But why, you might ask, is this on Slashdot? Because some of our readers own stacks of servers (or work for companies that own stacks of servers) and need to know they don't have to pay whatever their local electric utility demands, but can shop for better electricity prices in today's deregulated electricity market. And while this conversation was with one person in this business, we are not pushing his company. As interviewee Patrick Clouden says at the end of the interview, it's a competitive business. So if you want the best deal, you'd better shop around. One more thing: the deregulated utility market, with its multitude of suppliers, peak and off-peak pricing, and (often) minute-by-minute price changes, takes excellent software (possibly written by someone like you) to negotiate, so this business niche might be one an entrepreneurial software developer should explore.
Businesses

MasterCard To Approve Online Payments Using Your Selfies 77 77

An anonymous reader writes: MasterCard is experimenting with a new program: approving online purchases with a facial scan. Once you’re done shopping online, instead of a password, the service will require you to snap a photo of your face, so you won’t have to worry about remembering a password. The Stack reports: "MasterCard will be joining forces with tech leaders Apple, BlackBerry, Google, Samsung and Microsoft as well as two major banks to help make the feature a reality. Currently the international group uses a SecureCode solution which requires a password from its customers at checkout. The system was used across 3 billion transactions last year, the company said. It is now exploring biometric alternatives to protect against unauthorized payment card transactions. Customers trialling the new technologies are required to download the MasterCard app onto their smart device. At checkout two authorization steps will be taken; fingerprint recognition and facial identification using the device's camera. The system will check for blinking to avoid criminals simply holding a photograph up to the lens."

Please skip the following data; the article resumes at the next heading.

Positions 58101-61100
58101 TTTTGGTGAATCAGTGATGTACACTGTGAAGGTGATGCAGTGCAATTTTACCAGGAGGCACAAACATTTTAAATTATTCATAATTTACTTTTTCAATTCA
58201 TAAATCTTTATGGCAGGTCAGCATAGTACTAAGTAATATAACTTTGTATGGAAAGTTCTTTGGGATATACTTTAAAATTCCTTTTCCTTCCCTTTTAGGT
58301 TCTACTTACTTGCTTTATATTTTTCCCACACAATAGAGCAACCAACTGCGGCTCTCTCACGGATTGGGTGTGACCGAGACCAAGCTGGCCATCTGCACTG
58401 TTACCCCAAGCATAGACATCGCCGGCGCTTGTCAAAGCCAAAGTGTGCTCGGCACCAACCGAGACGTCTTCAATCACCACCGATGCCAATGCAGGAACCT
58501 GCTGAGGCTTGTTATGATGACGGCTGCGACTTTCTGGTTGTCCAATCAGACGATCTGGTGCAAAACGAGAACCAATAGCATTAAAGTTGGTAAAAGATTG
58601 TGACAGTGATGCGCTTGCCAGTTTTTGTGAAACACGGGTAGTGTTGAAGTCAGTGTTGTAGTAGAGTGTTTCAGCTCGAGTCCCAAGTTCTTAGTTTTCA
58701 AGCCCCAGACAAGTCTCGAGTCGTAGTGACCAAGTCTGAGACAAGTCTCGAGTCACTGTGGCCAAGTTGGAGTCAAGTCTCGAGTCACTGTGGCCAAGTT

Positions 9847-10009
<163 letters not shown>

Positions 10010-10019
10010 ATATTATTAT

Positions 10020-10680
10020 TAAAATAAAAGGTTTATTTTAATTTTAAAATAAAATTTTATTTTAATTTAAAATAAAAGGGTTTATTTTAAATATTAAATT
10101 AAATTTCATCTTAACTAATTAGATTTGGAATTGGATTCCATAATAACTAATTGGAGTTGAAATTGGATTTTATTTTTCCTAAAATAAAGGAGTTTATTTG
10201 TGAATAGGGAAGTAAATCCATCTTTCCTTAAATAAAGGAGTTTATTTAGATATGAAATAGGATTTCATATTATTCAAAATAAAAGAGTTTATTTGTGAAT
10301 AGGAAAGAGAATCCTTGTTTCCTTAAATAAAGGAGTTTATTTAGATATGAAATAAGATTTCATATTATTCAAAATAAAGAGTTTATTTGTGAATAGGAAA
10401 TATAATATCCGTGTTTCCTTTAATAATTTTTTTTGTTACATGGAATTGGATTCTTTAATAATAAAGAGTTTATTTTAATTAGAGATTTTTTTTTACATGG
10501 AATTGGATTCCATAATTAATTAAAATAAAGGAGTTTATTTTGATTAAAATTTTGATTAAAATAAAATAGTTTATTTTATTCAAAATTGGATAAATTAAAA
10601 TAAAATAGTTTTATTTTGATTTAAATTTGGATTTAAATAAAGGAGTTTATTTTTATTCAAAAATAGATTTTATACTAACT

Google

Google: Stop Making Apps! (A Love Letter) 110 110

An anonymous reader writes: Seasoned Silicon Valley software executive and investor Domenic Merenda has written a love letter to Google, and it's filled with "tough" love. The main thesis is that Google, as a company, should stop making apps, and instead focus on using its enormous data assets to make meaningful connections between people and facilitate organic engagement within a rich ecosystem. Interestingly, the article cites Wikipedia's information that Google maintains over 70 apps on the Android platform alone.
Security

Angler Exploit Kit Evasion Techniques Keep Cryptowall Thriving 36 36

msm1267 writes: Since the Angler Exploit Kit began pushing the latest version of Cryptowall ransomware, the kit has gone to great lengths to evade detection from IDS and other security technologies. The latest tactic is an almost-daily change to URL patterns used by the kit in HTTP GET requests for the Angler landing page, requests for a Flash exploit, and requests for the Cryptowall 3.0 payload. Traffic patterns as of yesterday are almost unrecognizable compared to those of as recent as three weeks ago.
Programming

Watching People Code Is Becoming an (Even Bigger) Thing 134 134

itwbennett writes: Faithful Slashdot readers may recall the story of Adam Wulf, who spent two weeks live-streaming himself writing a mobile app. The phenomenon has quickly become thing, by which we mean a business. Twitch.TV, Watch People Code (which is an offshoot of the subreddit by the same name), Ludum Dare, and, of course, YouTube, are bursting with live or archived streams of lots of people writing lots of code for lots of different things. And just this week, Y Combinator-backed startup Livecoding.TV launched. The site has signed up 40,000 users since its beta went live in February, but unlike the other sites in this space what it doesn't have (and doesn't have plans for) is advertising. As co-founder Jamie Green told ITworld: 'We have some different ideas around monetisation in the pipeline, but for now we are just focussed on building a community around live education.'